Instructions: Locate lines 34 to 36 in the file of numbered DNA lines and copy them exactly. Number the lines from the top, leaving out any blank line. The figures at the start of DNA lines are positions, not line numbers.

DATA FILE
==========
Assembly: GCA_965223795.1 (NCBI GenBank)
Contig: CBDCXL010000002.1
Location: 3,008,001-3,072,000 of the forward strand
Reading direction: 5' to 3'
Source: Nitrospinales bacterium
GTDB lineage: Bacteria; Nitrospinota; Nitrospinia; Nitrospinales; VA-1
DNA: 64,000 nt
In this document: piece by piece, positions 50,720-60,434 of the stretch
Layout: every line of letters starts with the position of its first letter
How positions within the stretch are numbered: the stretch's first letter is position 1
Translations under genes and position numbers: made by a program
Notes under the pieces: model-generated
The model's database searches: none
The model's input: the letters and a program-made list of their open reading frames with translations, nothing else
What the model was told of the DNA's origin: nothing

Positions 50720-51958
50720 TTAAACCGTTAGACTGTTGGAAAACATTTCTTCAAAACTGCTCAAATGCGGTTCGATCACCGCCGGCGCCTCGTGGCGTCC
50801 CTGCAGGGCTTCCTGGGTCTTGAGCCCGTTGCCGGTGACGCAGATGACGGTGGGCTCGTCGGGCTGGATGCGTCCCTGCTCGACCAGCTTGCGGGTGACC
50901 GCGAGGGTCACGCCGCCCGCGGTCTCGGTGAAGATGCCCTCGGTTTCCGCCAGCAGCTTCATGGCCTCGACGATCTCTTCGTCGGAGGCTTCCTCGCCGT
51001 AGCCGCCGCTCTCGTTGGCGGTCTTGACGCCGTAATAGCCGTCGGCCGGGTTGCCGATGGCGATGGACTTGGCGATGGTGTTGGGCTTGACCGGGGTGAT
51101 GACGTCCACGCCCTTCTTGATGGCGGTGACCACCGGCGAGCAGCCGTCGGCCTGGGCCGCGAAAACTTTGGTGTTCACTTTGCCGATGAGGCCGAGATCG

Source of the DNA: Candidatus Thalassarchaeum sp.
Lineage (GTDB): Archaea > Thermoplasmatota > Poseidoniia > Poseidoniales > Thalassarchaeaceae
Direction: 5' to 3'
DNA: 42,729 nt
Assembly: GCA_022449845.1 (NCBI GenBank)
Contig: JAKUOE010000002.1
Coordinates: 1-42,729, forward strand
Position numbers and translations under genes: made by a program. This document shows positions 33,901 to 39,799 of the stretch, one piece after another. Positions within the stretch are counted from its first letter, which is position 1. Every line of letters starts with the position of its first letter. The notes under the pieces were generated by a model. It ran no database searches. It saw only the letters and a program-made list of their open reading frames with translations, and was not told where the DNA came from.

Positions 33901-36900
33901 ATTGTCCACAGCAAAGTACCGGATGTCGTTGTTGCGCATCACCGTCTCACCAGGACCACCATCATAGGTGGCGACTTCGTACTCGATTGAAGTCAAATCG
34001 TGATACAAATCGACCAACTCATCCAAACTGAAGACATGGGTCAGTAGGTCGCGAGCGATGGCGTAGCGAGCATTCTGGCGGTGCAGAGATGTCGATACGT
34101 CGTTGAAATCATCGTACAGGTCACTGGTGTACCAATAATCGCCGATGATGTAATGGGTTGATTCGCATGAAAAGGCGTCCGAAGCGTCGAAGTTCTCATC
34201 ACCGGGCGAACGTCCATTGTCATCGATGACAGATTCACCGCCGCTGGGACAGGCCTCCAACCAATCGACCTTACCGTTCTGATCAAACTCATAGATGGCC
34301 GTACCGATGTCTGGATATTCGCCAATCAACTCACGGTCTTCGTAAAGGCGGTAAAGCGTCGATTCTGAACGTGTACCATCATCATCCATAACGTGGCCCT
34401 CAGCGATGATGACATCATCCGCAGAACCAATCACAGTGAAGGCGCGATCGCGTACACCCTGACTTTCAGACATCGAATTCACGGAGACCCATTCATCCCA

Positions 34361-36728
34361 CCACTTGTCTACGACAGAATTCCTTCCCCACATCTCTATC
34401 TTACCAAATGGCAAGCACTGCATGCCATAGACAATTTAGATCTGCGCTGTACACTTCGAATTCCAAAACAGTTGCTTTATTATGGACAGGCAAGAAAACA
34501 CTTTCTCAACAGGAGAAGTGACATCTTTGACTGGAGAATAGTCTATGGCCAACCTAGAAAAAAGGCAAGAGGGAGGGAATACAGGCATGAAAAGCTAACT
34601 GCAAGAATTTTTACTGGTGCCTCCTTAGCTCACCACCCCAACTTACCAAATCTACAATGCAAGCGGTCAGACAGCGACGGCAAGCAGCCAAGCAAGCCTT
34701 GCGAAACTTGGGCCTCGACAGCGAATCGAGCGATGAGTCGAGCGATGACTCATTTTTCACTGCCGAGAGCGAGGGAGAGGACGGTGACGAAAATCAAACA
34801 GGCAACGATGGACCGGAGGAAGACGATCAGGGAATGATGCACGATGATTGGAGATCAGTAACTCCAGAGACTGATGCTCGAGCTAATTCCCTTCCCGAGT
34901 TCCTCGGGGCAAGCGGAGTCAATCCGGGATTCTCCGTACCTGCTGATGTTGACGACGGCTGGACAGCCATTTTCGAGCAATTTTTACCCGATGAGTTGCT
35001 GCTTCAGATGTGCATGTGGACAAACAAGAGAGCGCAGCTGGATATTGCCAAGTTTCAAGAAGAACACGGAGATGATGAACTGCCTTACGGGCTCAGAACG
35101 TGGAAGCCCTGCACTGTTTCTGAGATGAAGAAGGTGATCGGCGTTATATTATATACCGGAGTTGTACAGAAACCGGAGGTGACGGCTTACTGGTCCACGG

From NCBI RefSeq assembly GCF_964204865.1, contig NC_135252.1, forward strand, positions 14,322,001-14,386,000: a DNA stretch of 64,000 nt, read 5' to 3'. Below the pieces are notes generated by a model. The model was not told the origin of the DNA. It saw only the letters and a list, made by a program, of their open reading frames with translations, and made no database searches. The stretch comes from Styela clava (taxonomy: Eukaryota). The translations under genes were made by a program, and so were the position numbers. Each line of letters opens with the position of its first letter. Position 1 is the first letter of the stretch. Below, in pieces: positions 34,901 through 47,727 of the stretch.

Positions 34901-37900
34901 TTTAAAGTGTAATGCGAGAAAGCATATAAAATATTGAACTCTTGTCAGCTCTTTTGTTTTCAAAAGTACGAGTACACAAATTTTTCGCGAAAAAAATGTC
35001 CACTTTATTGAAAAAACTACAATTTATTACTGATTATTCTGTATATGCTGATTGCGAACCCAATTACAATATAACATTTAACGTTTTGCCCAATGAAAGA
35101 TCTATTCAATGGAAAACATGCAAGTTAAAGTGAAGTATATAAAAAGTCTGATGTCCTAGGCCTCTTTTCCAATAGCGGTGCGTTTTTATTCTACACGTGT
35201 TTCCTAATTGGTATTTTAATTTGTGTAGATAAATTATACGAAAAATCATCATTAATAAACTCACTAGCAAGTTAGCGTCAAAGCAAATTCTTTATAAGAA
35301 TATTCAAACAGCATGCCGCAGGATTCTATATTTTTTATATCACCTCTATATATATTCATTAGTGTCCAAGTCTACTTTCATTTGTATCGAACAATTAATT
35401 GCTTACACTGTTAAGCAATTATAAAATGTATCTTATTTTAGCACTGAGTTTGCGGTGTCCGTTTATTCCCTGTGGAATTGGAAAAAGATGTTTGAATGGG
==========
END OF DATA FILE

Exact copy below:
34201 ACCGGGCGAACGTCCATTGTCATCGATGACAGATTCACCGCCGCTGGGACAGGCCTCCAACCAATCGACCTTACCGTTCTGATCAAACTCATAGATGGCC
34301 GTACCGATGTCTGGATATTCGCCAATCAACTCACGGTCTTCGTAAAGGCGGTAAAGCGTCGATTCTGAACGTGTACCATCATCATCCATAACGTGGCCCT
34401 CAGCGATGATGACATCATCCGCAGAACCAATCACAGTGAAGGCGCGATCGCGTACACCCTGACTTTCAGACATCGAATTCACGGAGACCCATTCATCCCA